How to Choose the Best Tools

There are a lot of tools and technology available today, and you can easily get confused and frustrated. The reason may be because many of these claims to serve you the best, and after using them, you discover otherwise.

To be free from this, there area few steps you can take.

Talk to others

The best thing to do is to talk to other people in your circle doing similar work. You will find out that people are willing to help if you ask them what tools they have been using to deal with a particular task.

If you don’t have any physical gathering or group you can ask, you can meet people online in forums, meetups, conferences, and even professional development events. Talk about the tools you are using and why and let them also share their experience with you.

Compare multiple options

Most of us are guilty of this; once we are comfortable with a tool, we tend to use it even if it doesn’t exactly serve the purpose. So, to leverage digital technology in writing fast, you should consider trying out different tools.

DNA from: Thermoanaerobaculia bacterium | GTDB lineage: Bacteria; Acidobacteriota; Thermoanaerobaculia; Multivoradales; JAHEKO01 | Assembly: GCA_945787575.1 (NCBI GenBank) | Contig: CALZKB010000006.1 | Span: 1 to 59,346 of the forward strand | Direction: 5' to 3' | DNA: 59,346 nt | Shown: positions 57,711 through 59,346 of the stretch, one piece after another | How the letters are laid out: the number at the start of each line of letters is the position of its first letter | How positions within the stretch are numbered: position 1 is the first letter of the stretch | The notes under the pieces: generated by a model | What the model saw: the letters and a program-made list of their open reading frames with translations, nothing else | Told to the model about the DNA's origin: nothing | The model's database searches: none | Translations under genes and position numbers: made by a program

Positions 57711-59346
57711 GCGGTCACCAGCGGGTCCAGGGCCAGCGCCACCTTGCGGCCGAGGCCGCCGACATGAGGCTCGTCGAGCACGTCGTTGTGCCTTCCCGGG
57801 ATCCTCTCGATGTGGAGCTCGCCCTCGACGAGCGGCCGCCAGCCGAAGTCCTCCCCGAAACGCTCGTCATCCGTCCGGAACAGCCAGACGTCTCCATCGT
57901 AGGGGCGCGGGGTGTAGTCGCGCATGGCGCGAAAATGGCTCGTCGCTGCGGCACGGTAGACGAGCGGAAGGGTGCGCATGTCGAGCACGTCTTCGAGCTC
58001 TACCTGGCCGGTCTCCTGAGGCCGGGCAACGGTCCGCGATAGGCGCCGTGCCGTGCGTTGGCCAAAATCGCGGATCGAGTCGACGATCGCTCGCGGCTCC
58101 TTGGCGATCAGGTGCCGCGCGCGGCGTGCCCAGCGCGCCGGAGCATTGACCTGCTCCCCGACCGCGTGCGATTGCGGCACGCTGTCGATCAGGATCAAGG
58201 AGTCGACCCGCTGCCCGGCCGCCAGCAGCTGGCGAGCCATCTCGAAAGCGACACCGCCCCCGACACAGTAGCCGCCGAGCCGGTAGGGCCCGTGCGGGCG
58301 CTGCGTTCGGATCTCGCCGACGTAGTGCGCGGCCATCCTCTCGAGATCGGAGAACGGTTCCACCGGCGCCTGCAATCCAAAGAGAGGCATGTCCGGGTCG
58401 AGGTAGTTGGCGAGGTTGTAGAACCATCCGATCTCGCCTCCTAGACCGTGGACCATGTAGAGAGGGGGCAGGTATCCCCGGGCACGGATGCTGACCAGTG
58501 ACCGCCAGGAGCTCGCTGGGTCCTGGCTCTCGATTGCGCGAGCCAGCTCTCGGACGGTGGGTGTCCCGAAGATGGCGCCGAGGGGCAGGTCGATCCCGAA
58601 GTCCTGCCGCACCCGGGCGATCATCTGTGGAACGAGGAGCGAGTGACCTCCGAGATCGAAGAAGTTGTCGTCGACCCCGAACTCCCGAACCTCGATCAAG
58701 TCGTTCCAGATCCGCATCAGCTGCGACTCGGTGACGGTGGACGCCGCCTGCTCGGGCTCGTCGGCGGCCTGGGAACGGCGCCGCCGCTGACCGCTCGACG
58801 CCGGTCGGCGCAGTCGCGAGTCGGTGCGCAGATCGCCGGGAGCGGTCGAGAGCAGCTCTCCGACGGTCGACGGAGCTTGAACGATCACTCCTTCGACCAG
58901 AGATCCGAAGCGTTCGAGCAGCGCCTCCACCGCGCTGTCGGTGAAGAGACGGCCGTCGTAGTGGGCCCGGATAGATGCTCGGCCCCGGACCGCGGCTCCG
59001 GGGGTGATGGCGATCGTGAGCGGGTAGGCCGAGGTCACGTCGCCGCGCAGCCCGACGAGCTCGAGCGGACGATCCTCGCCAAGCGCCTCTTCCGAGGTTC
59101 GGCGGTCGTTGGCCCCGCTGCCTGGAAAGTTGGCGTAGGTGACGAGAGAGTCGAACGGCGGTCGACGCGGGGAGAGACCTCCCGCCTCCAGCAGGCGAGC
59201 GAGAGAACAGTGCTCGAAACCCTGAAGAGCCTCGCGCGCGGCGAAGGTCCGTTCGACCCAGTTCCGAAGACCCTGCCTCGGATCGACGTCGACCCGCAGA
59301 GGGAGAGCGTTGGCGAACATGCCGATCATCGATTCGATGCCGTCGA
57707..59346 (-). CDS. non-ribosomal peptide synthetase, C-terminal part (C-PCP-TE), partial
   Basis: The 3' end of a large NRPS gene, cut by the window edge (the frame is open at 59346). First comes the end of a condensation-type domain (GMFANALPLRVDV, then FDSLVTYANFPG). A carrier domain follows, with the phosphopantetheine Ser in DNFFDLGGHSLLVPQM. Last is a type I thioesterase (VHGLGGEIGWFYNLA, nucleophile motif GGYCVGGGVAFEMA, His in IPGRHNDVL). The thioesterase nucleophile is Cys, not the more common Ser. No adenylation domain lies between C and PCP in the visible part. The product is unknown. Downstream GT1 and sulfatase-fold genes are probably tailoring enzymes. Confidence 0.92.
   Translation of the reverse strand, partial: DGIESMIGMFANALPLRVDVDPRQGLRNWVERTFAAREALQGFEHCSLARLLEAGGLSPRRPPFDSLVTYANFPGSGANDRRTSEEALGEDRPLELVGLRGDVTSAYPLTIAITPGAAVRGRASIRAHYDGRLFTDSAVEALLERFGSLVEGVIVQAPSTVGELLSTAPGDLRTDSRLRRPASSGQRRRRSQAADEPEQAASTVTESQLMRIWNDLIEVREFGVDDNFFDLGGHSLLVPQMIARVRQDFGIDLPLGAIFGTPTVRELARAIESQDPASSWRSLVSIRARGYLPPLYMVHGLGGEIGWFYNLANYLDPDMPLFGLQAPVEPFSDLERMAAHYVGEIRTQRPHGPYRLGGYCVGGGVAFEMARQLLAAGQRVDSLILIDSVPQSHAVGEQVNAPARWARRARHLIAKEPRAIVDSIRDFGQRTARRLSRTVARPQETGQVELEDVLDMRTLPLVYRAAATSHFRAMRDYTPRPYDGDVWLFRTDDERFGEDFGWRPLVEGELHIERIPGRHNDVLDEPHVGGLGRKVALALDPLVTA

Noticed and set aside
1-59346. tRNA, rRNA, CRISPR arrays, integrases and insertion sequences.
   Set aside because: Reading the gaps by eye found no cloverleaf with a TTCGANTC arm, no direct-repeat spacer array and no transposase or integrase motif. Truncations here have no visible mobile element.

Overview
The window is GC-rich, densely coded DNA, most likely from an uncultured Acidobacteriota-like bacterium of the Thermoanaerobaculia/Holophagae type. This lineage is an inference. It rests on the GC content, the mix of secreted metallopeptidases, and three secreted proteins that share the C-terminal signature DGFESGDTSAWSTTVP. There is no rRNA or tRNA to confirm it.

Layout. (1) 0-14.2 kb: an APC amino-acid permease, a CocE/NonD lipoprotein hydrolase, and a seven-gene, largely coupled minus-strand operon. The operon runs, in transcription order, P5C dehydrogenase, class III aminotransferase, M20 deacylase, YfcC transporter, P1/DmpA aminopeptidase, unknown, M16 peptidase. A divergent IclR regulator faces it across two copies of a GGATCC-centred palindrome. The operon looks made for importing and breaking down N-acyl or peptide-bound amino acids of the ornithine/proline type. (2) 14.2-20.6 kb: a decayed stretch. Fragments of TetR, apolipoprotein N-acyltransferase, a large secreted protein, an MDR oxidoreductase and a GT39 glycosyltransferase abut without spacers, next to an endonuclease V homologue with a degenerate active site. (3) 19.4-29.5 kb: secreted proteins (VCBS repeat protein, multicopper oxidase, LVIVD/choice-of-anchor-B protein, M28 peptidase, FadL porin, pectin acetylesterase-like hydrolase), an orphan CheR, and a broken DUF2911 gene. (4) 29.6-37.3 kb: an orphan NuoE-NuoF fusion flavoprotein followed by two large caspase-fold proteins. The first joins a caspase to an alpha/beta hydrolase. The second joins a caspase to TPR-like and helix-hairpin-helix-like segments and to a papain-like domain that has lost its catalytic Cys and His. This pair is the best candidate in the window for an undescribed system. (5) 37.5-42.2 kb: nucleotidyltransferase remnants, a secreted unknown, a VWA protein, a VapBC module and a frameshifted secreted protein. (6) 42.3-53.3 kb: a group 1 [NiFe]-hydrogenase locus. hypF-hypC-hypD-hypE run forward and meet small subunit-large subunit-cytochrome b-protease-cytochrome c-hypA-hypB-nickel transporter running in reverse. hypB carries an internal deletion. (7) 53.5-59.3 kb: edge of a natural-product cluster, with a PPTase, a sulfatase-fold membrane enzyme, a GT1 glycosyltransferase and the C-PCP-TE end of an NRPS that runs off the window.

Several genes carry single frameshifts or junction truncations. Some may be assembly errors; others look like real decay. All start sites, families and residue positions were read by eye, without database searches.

If you are adventurous, you can make a spreadsheet and compare two competitors through their values. It is possible that the two tools are not exactly alike.

Ask questions

There is nothing wrong with asking questions. If you are a teacher and have adopted a tool to teach your student, after a while, you can ask fellow teachers or students what they think about the tool and the likes.

Measure specific outcomes

Just as strong student writing requires a well-constructed rubric, finding the right technology tool for your classroom requires specific, measurable outcomes. Doing this will allow you to compare different tools and pricing options objectively.

Writing faster is no magic; it is a combination of working faster and leveraging on digital technology. Embrace the several opportunities available today but also be genuinely interested in trying different options.

Featured Image: Andreea Juganaru, Unsplash.